Activation of microglia, the primary immune effectors of the CNS and proinflammatory signaling, is a hallmark of brain damage. However, it remains controversial whether microglial cells have beneficial or detrimental functions in various neuropathological conditions. We report the generation of transgenic mice that express a mutant form of herpes simplex virus type 1 thymidine kinase (HSV-1 TK(mt-30)) driven by the myeloid-specific CD11b promoter. Using two paradigms of nervous system damage, hypoglossal nerve axotomy, and cortical stab injury, we show that specific ablation of proliferating microglia in CD11b-TK(mt-30) mice can be achieved by administration of ganciclovir. For example, after hypoglossal nerve injury, a 75% reduction in proliferating microglial cells was observed at the site of injury. The CD11b-TK(mt-30) transgenic mouse should provide a valuable tool for studying the role of microglia in CNS damage and repair.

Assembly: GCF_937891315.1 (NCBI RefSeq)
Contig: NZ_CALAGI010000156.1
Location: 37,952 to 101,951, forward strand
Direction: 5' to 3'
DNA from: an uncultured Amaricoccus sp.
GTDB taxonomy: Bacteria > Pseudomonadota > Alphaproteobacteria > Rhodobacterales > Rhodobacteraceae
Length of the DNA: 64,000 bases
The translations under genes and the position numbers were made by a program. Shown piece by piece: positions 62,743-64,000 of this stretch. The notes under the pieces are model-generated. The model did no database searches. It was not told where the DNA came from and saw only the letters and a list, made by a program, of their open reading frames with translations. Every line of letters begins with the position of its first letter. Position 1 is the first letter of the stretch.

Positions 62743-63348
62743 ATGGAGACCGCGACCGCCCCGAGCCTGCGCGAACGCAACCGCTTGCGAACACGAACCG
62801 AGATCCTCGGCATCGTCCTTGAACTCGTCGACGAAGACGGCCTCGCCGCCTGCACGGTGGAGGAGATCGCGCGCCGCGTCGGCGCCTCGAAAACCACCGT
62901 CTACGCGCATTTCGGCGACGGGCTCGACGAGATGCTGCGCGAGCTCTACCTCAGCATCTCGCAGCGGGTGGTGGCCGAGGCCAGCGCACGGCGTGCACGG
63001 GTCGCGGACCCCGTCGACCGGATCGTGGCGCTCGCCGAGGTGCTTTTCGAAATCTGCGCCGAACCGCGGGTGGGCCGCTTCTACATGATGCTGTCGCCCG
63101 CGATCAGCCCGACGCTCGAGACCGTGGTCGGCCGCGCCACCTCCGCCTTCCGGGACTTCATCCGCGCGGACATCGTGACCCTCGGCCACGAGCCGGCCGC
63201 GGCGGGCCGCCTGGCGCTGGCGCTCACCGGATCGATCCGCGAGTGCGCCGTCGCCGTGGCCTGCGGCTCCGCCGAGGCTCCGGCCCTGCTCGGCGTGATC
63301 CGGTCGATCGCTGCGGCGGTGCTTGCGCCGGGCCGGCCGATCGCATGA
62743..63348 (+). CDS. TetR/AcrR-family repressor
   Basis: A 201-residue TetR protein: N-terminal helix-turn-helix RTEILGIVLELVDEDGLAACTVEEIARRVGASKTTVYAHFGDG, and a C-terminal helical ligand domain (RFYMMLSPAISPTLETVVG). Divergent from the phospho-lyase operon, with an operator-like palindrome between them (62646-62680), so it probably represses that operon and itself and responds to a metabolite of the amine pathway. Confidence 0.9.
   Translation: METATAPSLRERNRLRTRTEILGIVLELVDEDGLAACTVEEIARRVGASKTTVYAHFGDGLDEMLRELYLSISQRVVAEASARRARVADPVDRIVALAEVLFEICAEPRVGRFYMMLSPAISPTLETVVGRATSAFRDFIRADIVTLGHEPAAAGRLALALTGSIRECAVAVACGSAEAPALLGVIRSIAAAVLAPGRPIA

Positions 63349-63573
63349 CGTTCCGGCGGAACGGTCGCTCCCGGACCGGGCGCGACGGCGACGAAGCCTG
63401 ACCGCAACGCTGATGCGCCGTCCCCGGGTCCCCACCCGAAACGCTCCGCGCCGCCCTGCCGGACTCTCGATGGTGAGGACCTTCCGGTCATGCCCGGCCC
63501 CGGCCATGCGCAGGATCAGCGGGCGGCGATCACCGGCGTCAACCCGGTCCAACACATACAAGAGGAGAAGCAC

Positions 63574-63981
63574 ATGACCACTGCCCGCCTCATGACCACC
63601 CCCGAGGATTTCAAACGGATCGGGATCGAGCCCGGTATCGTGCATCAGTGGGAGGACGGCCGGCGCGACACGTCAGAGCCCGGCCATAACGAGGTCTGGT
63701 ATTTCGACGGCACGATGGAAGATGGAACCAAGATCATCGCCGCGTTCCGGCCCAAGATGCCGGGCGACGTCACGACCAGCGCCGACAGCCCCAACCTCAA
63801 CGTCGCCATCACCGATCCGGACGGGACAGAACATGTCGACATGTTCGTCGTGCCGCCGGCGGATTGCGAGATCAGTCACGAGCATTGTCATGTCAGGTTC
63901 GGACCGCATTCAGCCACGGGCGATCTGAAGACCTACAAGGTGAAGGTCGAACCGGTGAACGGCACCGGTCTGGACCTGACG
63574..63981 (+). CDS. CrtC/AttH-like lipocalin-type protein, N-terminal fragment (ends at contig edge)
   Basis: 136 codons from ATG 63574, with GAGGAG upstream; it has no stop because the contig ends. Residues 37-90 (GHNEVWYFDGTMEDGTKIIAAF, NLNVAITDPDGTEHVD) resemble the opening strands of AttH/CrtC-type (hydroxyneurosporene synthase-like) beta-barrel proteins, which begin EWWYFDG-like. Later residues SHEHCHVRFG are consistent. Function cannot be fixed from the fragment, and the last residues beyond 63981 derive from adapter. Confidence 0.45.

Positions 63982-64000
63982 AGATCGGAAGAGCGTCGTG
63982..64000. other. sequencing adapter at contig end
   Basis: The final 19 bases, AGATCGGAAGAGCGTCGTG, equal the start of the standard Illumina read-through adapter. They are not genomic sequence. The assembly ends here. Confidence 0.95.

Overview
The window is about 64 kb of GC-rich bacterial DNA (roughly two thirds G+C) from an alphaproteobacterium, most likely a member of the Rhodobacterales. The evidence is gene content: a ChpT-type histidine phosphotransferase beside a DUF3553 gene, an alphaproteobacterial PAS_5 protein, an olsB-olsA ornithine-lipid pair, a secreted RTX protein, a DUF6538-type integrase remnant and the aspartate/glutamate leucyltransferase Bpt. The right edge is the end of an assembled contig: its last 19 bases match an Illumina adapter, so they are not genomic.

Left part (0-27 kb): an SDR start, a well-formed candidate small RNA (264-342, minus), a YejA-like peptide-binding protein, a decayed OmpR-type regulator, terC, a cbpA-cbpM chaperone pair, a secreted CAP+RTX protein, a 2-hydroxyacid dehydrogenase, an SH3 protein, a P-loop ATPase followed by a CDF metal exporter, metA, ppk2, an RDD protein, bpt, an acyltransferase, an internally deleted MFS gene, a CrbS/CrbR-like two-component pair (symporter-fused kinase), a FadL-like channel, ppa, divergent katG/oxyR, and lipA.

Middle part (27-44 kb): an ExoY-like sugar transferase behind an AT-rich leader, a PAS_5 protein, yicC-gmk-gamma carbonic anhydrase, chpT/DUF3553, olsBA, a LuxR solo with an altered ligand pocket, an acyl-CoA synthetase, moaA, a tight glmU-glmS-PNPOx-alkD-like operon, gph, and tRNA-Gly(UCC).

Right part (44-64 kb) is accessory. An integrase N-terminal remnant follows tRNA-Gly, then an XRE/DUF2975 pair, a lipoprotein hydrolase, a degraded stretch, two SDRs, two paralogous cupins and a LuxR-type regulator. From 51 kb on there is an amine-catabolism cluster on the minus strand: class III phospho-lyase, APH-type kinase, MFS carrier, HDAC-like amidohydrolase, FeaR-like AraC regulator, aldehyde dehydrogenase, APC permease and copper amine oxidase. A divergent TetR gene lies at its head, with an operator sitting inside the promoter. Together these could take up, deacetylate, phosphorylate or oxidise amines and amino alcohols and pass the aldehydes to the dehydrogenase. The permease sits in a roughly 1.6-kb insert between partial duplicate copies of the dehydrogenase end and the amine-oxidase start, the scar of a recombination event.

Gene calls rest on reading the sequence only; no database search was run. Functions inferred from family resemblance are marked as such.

(c) 2005 Wiley-Liss, Inc.